Plaintiffs argue that Croner's efforts to protect client confidentiality were purely business interests that inured solely to Croner's benefit and peace of mind and therefore are not compensable. They point out that there is a protective order in place (Dkt. 48) that is sufficient to address confidentiality issues, making Croner's effort re those issues entirely unnecessary. Croner, on the other hand, says it did precisely what one should do when asked to produce information subject to a confidentiality agreement. At oral argument, Croner's counsel stated that at least several of the affected clients indicated that they would, in fact, move to quash plaintiffs' subpoena, unless the subject documents were produced in redacted form. So, Croner says it did what it did, not to prolong the litigation or increase costs, but rather, to attempt to craft an agreeable format for production while timely giving plaintiffs requested discovery---without resorting to time-consuming, and possibly even more expensive, motions practice over the subpoena.

         This court finds G&E Real Estate, Inc. v. Avison Young-Washington D.C., LLC, 317 F.R.D. 313 (D.D.C. 2016) instructive. There, the subpoenaed entity and its counsel “decided to litigate issues related to the subpoena zealously. And they appear to have done so with no eye towards minimizing their expenses or towards working cooperatively with Plaintiff's counsel to resolve the disputed issues.” Id. at 318. Motions practice over discovery ensued. However, during a subsequent meeting, the parties agreed on a document review process in which plaintiff's counsel was permitted to review the disputed documents. Id. at 319. That agreed-upon review led to the resolution of their discovery disputes. Id. On a subsequent motion for reimbursement of costs, the court declined to order reimbursement of fees generated by what it found to be an “overall strategic approach to the subpoena issue---fierce litigation and expensive document review---rather than a creative and collaborative approach to resolving the issues at hand.” Id. Nevertheless, it concluded that certain activities were compensable, “such as the hours expended by [the subpoenaed entity's counsel] to enable Plaintiff's counsel to sit down and review the contested documents.” Id.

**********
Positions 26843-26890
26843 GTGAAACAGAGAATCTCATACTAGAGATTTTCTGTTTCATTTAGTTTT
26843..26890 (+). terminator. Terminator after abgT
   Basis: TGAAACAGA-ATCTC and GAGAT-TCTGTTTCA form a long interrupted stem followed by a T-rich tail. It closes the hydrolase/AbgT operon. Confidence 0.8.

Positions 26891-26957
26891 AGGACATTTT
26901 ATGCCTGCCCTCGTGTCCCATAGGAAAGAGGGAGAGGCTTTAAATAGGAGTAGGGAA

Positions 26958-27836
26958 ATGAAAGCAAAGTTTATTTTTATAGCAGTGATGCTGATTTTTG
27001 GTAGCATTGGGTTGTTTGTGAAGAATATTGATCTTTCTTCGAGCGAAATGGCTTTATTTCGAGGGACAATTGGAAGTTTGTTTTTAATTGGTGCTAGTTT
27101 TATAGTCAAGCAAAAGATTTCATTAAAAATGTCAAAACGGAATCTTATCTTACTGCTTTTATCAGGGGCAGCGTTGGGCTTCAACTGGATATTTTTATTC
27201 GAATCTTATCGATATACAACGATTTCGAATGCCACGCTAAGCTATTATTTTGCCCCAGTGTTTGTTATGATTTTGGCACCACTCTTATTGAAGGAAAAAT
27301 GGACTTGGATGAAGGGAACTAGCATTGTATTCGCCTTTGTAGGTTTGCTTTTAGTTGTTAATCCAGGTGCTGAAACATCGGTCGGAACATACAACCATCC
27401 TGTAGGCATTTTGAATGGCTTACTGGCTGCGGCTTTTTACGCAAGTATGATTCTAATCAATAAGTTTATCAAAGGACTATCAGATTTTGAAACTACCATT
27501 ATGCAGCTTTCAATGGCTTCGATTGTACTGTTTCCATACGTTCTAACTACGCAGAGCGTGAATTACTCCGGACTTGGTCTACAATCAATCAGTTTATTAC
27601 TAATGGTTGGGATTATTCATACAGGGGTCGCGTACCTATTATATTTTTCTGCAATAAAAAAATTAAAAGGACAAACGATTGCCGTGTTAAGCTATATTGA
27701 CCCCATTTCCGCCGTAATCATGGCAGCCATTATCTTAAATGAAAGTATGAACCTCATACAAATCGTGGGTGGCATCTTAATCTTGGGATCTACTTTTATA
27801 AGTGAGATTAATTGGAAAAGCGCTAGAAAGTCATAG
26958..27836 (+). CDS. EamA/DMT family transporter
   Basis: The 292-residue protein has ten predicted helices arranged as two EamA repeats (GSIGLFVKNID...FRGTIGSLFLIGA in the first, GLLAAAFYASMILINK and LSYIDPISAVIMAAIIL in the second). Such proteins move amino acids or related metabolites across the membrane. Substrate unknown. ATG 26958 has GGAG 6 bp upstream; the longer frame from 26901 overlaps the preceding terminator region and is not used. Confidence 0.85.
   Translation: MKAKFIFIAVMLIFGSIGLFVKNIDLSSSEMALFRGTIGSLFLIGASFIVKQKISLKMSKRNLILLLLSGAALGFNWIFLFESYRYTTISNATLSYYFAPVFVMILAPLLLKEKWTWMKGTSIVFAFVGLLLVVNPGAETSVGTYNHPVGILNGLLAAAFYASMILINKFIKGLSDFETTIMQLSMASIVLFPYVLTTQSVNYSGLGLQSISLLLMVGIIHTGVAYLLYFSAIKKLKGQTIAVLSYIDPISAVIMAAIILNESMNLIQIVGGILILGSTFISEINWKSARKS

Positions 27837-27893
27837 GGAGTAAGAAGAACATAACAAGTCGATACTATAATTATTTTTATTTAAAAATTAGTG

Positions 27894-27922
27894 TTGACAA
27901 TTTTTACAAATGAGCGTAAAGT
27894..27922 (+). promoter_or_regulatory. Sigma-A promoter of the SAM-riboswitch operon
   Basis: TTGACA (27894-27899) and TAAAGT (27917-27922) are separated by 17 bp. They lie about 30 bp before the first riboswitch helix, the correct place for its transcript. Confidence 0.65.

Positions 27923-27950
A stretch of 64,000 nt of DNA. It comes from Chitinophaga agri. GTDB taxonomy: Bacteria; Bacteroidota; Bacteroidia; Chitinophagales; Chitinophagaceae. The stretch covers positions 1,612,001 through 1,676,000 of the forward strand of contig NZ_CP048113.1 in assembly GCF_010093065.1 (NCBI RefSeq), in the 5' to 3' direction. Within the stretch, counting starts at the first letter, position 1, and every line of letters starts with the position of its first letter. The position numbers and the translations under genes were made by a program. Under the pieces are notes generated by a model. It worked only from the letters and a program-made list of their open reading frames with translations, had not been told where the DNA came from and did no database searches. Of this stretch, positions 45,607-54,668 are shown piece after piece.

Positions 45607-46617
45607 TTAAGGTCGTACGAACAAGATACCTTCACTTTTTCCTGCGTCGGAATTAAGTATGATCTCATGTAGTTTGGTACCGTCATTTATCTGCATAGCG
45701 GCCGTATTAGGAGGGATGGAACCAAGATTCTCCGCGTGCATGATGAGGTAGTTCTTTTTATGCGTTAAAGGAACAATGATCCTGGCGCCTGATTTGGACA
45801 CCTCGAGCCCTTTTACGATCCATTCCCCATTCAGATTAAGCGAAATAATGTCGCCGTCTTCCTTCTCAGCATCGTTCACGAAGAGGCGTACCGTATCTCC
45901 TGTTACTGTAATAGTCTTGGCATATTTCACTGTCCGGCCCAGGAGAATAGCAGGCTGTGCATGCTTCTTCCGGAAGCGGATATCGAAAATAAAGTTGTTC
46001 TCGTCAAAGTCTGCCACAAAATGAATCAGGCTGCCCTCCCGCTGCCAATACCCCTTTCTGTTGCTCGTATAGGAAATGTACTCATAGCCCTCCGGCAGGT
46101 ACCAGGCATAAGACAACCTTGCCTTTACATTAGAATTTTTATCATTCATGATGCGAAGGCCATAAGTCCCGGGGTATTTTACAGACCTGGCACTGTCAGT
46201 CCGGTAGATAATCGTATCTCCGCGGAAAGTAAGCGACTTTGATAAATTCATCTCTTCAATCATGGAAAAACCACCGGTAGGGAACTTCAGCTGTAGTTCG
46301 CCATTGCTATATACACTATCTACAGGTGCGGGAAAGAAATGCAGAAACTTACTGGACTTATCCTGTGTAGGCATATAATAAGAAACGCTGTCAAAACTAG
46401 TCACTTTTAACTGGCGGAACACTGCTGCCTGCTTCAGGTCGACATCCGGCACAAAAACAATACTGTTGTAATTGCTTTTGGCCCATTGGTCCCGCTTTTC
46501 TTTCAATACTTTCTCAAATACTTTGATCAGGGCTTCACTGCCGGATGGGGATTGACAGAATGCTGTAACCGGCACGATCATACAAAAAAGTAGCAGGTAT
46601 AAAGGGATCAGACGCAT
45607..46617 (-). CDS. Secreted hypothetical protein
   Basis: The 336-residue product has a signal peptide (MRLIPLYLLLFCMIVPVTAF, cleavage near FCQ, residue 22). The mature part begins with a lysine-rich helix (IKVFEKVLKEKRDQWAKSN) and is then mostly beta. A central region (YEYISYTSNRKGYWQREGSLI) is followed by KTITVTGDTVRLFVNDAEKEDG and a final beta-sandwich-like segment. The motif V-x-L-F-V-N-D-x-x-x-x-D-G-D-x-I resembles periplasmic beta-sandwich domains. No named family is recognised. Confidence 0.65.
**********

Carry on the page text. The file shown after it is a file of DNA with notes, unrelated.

Under the particular circumstances presented here, this court concludes that Croner's efforts to address confidentiality issues are reasonable and compensable. Plaintiffs are correct that such concerns generally do not preclude discovery when there is a protective order in place. See, e.g., Realtek Semiconductor Corp. v. LSI Corp., No. 5:14-mc-80197-BLF-PSG, 2014 WL 4365114 at *3 (N.D. Cal., Sept. 3, 2014) (concluding, on a motion to compel compliance with a subpoena, that confidentiality concerns did not warrant modification of the subpoena).[4] Plaintiffs and Croner each claim that they would have prevailed on a motion to quash. This court can only speculate as to what the result would have been had any such motion been filed. What has been demonstrated to this court's satisfaction on the record presented is that Croner's efforts to protect client confidentiality were not made to be obstreperous, but were the result of compliance with the subpoena. Indeed, if any of the parties in this case were asked to produce a non-party's confidential information, the stipulated protective order requires them to do what Croner did---give notice to the affected non-party of the discovery request and the information at issue. (Dkt. 48 ¶ 9.2). And, before entertaining any motion to quash or for protective order, this court certainly would require the parties and affected entities to first make an effort to resolve their concerns between themselves.

         Here, Croner and its counsel appear to have worked collaboratively as “go-betweens” with clients and with plaintiffs' counsel to resolve confidentiality concerns and get plaintiffs the discovery they wanted, without resorting to motions practice. In the end, Croner's clients were appeased; plaintiffs timely got the discovery; and no one required ...